Appeal from the 55th District Court Harris County, Texas
Trial Court Case No. 2018-27972.
consists of Justices Chief Justice Radack and Justices Landau
Ginger Ingram, attempts to appeal the trial court's order
granting partial summary judgment in favor of appellee, the
City of Houston. On May 6, 2019, the City filed a motion to
dismiss, arguing that appellant untimely filed her notice of
appeal. On May 16, 2019, appellant responded, arguing that
the trial court had yet to rule on an outstanding motion and
that we should suspend any deadline imposed by our appellate
a notice of appeal is due within thirty days after the
judgment is signed. See Tex. R. App. P. 26.1. The
deadline to file a notice of appeal is extended to ninety
days after the date the judgment is signed if any party
timely files a motion for new trial, motion to modify the
judgment, motion to reinstate, or, under certain
circumstances, a request for findings of fact and conclusions
of law. See Tex. R. App. P. 26.1(a). The time to
file a notice of appeal may also be extended if, within
fifteen days after the deadline to file the notice of appeal,
a party properly files a motion for extension. See
Tex. R. App. P. 10.5(b), 26.3.
notice of nonsuit terminates a case from the moment the
motion is filed. See Travelers Ins. Co. v. Joachim,
315 S.W.3d 860, 862 (Tex. 2010). However, when a nonsuit is
filed after a partial judgment has been signed, such as here,
the judgment does not become final until the trial court
signs either an order granting the nonsuit or a final
judgment explicitly memorializing the nonsuit. See Farmer
v. Ben E. Keith Co., 907 S.W.2d 495, 496 (Tex. 1995)
(per curiam). "When a judgment is interlocutory because
unadjudicated parties or claims remain before the court, and
when one moves to have such unadjudicated claims or parties
removed by severance, dismissal, or nonsuit, the appellate
timetable runs from the signing of a judgment or order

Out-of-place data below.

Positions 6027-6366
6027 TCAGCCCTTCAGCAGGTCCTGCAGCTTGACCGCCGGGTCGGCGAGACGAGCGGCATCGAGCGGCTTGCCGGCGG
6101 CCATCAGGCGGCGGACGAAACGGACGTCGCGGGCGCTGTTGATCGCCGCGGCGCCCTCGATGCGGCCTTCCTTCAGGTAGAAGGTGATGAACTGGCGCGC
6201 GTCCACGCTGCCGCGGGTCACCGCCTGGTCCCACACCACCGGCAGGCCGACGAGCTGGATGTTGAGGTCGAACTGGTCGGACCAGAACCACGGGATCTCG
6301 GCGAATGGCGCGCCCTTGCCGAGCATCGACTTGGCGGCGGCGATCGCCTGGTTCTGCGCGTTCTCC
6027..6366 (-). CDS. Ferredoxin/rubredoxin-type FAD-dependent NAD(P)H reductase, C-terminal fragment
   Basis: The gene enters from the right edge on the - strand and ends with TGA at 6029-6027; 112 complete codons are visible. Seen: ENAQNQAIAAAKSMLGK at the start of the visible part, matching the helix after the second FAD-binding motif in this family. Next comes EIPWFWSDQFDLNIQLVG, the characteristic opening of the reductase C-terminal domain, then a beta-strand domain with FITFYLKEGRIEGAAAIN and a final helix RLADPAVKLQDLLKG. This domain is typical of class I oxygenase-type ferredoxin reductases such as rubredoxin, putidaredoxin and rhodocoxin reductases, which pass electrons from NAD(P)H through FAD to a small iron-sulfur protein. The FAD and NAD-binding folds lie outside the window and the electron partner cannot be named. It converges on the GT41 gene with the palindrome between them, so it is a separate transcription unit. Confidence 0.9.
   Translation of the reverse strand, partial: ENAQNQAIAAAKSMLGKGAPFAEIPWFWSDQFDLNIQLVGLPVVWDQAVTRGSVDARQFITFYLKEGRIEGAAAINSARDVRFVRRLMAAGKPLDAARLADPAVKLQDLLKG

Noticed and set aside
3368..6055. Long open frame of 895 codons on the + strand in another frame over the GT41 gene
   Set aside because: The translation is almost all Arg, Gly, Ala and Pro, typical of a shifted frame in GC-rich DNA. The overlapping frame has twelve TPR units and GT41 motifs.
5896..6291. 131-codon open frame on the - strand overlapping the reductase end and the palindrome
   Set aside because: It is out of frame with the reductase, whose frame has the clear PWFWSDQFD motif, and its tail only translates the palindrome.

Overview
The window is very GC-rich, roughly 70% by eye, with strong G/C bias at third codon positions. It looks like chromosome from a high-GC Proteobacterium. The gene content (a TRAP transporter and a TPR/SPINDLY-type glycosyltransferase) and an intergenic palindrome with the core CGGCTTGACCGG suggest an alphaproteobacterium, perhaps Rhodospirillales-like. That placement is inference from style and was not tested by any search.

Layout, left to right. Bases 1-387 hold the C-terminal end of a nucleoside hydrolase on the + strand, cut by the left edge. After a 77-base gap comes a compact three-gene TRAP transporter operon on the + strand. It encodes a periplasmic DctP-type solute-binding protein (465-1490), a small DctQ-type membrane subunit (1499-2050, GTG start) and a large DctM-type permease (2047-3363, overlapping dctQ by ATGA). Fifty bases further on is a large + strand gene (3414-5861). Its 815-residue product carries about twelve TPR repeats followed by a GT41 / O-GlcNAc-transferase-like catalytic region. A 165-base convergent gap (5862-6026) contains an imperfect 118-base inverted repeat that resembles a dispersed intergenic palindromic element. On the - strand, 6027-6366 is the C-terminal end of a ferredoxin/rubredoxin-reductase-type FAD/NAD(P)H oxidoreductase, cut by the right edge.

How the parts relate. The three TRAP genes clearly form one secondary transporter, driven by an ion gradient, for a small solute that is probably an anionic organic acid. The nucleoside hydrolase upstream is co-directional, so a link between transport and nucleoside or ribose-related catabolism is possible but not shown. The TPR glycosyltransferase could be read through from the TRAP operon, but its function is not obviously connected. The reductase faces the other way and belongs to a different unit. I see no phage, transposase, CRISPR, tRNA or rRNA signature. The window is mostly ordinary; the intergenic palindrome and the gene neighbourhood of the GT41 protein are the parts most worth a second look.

disposing of those claims or parties."
the record reflects that the trial court signed an order,
dismissing all of appellant's claims against the City on
December 11, 2018. The order specifically mentioned that the
order was not final because claims remained pending against
Jason Hall. On January 29, 2019, appellant filed a notice of
nonsuit of her remaining claims against Jason Hall. See
Travelers, 315 S.W.3d at 862 (stating that nonsuit
terminates case from moment motion for nonsuit is filed). Two
days later, on January 31, 2019, the trial court granted
appellant's nonsuit of her remaining claims against Jason
Hall. Appellant did not file a motion for new trial.
See Tex. R. Civ. P. 329b(a). Once the trial court
signed appellant's nonsuit, the interlocutory summary
judgment became final, and the appellate timetable ran from
January 31, 2019. See Farmer, 907 S.W.2d at 496.
Therefore, appellant's notice of appeal was due by March
2, 2019. See Tex. R. App. P. 26.1(a).
untimely filed her notice of appeal on March 29, 2019.
Without a timely filed notice of appeal, this Court lacks
jurisdiction over the appeal. See Tex. R. App. P.
response to the motion to dismiss, appellant argues that she
filed a motion for entry of final judgment on March 1, 2019
and that the trial court did not rule on the motion.
Appellant then filed a notice of appeal on March 29, 2019,
twenty-seven days past the due date. Without citation to
authority, appellant states that because the trial court
"did not make a specific ruling to make the December 11,
2018 interlocutory judgment granting a partial summary
judgment in favor of the City of Houston a final
judgment" the deadline to file a notice of appeal had
"not begun to run." We disagree. As pointed out in
Farmer, the appellate timetable began to run once
the trial court signed appellant's notice of nonsuit.
See Farmer, 907 S.W.2d at 496.
alternative, appellant argues that we should allow her to
proceed with her appeal because of "confusion or error
for good cause would be prejudicial to Appellant."
Appellant asks this Court to suspend the deadline imposed by
our rules pursuant to Texas Rule of Appellate Procedure 2.
However, we decline appellant's invitation because Rule 2
specifically states that we cannot "alter the time for
perfecting an appeal in a civil case." See Tex.
R. App. P. 2.
we grant the motion to dismiss and dismiss the appeal for
want of jurisdiction. See Tex. R. App. P. 43.2(f).